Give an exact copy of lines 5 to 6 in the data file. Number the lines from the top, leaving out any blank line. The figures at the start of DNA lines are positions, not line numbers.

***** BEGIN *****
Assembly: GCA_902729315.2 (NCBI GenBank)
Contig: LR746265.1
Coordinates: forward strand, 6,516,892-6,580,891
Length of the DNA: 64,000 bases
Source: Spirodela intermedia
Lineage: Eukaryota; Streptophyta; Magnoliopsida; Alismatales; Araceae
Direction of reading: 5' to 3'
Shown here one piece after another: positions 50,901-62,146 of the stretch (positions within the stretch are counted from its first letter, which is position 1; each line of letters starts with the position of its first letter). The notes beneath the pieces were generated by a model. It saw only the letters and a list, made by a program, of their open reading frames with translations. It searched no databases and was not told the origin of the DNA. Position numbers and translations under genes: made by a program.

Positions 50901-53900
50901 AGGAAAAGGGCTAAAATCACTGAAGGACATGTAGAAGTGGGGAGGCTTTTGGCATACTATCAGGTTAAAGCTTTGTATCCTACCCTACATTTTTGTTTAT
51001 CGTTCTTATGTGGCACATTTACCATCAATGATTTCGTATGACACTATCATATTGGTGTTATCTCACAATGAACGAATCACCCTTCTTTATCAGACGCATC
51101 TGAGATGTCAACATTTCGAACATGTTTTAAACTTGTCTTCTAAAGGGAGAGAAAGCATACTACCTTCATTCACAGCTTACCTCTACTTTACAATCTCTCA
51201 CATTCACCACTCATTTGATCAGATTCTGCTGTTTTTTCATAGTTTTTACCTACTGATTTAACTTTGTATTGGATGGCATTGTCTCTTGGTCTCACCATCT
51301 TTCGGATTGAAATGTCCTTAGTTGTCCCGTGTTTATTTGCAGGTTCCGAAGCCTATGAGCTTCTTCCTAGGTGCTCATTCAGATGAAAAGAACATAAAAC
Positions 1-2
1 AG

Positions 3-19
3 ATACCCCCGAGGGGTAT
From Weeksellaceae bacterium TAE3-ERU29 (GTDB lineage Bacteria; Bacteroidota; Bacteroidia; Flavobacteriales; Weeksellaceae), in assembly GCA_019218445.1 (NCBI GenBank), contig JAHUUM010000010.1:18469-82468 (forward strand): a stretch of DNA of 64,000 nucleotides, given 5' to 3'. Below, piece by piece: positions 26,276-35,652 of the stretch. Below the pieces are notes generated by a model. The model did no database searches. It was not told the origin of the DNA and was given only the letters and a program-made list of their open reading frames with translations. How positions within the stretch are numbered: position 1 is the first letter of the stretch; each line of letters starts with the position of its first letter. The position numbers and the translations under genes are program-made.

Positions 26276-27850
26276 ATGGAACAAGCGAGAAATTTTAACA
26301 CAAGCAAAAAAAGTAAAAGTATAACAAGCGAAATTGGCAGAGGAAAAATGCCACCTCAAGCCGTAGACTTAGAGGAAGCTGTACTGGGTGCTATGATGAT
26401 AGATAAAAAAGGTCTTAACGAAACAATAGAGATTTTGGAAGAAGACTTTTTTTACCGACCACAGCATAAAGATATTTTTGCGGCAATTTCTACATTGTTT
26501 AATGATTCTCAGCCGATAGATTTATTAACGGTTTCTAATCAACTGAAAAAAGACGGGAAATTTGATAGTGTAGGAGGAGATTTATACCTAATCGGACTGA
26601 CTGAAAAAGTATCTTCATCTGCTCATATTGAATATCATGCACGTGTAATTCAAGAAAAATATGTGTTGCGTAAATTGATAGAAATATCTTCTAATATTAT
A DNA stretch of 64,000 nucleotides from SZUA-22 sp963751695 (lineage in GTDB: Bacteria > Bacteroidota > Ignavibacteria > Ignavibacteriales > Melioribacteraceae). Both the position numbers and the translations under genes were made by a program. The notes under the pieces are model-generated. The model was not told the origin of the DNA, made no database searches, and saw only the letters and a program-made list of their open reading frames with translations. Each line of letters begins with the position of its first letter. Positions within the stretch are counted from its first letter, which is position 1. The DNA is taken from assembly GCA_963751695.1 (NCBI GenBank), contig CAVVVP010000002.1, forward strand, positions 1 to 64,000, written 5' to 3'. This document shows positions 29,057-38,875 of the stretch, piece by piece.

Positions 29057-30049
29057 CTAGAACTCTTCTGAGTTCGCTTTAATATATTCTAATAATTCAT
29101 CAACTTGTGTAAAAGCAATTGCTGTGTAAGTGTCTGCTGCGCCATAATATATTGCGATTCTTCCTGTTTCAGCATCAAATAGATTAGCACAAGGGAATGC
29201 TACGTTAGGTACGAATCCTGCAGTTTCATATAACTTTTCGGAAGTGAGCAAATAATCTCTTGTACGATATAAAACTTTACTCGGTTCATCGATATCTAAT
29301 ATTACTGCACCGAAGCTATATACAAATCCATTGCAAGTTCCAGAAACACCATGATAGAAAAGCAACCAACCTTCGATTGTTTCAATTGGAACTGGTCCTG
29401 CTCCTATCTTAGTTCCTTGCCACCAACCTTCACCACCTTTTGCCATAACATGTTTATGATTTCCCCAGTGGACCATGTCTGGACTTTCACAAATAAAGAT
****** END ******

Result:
Source: Spirodela intermedia
Lineage: Eukaryota; Streptophyta; Magnoliopsida; Alismatales; Araceae